1.In its memorandum of claim dated May 25, 2023, the claimant cites the issue in dispute as ‘unfair redundancy and refusal to pay severance benefits to Mr Joseph Muthama Kalandi-(Bus driver) by the respondent company.’
2.In its statement of response dated June 29, 2023, the respondent gave notice that it would raise a preliminary objection on the ground that there is no recognition agreement between the claimant and the respondent, pursuant to section 54 of the Labour Relations Act.
3.The respondent reiterated its objection by notice dated July 3, 2023 asking that the claimant’s claim be struck out.
4.The claimant filed a response to the preliminary objection dated September 19, 2023, stating as follows:a.That the preliminary objection is a non-issue trying to circumvent justice to the grievant and a waste of judicial time;b.That a recognition agreement is not a prerequisite condition when dealing with an individual member’s dispute; it is only necessary when negotiating a Collective Bargaining Agreement (CBA) as provided under section 54 of the Labour Relations Act;c.That trade disputes are dealt with within section 48 of the Employment Act and section 62 of the Labour Relations Act;d.That pursuant to article 41 of the Constitution of Kenya , and sections 4 and 5 of the Labour Relations Act, every employee has a right to join a union of their choice and to be represented by such union;e.That the grievant was the claimant’s member under section 52 of the Labour Relations Act and has the right to be represented by the claimant. The respondent had been notified as such during the pre-court dispute handling process;f.That this Court has pronounced itself on the same issue in Cause No 745 of 2010: Transport Workers Union v DHL Global Forwarding (K) Ltd and Cause No 377 of 2013: Kenya National Private Security Workers Union v Lavington Security Ltd.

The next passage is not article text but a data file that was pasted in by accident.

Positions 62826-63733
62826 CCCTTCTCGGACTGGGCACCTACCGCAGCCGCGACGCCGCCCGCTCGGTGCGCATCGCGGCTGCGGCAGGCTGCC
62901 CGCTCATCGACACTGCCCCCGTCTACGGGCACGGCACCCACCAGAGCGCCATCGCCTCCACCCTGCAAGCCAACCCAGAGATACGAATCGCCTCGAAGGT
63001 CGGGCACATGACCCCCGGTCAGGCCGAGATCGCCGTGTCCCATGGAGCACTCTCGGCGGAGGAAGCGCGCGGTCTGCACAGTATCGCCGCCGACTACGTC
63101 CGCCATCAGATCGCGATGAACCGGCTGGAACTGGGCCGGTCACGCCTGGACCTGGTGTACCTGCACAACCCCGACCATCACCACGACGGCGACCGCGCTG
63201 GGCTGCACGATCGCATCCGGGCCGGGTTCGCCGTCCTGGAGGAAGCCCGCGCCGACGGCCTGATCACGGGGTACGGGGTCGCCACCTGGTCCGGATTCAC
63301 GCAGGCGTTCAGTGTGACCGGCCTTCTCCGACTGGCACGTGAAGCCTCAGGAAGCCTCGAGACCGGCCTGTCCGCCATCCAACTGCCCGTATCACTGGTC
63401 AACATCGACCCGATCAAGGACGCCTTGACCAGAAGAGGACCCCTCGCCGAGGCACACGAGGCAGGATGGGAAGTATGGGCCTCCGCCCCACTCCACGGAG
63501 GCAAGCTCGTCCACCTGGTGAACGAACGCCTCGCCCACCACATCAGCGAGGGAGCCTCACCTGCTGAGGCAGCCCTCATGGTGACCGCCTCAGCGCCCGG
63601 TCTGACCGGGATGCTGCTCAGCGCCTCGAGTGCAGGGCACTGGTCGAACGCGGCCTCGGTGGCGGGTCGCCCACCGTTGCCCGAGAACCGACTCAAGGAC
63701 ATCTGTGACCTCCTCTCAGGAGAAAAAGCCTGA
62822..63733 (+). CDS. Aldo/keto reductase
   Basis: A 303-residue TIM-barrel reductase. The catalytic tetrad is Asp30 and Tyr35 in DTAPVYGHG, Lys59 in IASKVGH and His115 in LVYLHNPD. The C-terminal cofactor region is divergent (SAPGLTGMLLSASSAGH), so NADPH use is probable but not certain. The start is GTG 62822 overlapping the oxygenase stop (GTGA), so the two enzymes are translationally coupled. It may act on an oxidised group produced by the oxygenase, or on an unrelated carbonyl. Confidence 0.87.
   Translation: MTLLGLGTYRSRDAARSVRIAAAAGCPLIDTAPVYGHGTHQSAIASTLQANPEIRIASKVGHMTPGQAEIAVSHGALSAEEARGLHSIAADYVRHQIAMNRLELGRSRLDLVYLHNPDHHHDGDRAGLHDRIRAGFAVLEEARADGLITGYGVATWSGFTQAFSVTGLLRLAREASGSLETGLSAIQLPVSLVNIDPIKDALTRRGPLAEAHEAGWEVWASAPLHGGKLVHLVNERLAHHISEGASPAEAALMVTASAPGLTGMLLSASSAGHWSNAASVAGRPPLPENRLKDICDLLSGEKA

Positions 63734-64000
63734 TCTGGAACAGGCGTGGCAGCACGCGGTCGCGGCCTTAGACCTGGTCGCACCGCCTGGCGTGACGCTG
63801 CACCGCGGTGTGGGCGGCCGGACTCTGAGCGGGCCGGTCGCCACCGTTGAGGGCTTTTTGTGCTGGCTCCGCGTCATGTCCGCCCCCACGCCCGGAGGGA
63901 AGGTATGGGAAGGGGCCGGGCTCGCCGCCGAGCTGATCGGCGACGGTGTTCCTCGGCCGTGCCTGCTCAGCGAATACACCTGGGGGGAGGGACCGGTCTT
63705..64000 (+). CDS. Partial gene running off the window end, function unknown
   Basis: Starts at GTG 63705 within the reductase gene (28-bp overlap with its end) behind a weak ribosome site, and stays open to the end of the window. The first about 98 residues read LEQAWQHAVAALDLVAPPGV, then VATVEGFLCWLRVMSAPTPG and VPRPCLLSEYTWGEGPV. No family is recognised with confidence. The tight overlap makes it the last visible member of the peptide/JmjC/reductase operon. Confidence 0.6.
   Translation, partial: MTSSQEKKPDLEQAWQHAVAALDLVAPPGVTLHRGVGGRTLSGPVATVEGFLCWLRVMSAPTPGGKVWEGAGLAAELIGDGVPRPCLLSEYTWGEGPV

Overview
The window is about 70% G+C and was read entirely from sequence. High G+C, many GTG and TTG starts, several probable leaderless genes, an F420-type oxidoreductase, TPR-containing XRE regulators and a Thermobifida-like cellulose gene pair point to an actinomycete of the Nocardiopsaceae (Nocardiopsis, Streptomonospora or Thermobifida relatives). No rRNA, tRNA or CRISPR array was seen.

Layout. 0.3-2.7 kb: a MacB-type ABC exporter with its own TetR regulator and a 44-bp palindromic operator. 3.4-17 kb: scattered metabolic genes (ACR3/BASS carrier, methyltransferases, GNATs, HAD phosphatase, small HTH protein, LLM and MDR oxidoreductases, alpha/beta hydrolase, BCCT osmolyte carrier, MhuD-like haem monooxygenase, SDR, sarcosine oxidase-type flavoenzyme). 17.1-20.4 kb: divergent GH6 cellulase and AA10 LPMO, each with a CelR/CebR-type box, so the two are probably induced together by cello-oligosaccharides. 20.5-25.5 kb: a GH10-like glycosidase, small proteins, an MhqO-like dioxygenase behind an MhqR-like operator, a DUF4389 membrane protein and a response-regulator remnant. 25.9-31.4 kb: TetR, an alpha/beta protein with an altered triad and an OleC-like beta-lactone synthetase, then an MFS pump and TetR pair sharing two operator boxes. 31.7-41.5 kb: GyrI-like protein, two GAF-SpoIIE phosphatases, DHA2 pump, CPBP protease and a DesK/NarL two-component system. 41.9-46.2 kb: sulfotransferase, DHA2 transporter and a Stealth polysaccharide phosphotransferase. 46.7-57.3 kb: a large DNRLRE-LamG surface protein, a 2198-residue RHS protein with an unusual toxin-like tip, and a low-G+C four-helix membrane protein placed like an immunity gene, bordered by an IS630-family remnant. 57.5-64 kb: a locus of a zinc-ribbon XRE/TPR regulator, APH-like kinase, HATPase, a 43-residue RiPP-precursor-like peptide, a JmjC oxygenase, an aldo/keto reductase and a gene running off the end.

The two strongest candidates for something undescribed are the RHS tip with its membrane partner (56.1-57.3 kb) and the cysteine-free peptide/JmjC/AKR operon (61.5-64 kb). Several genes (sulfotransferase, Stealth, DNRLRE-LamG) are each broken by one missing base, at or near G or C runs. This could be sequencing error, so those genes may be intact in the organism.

5.As stated by the claimant, this court has had previous occasion to consider the issue of locus standi of trade unions to bring claims against employers on behalf of union members, even where there is no recognition agreement.
9.Supported by the clear pronouncement by the Court of Appeal, whose decisions are binding on this court, I have no hesitation in reaching the conclusion that the respondent’s preliminary objection has no basis in law.
10.The preliminary objection is therefore overruled with costs in the cause.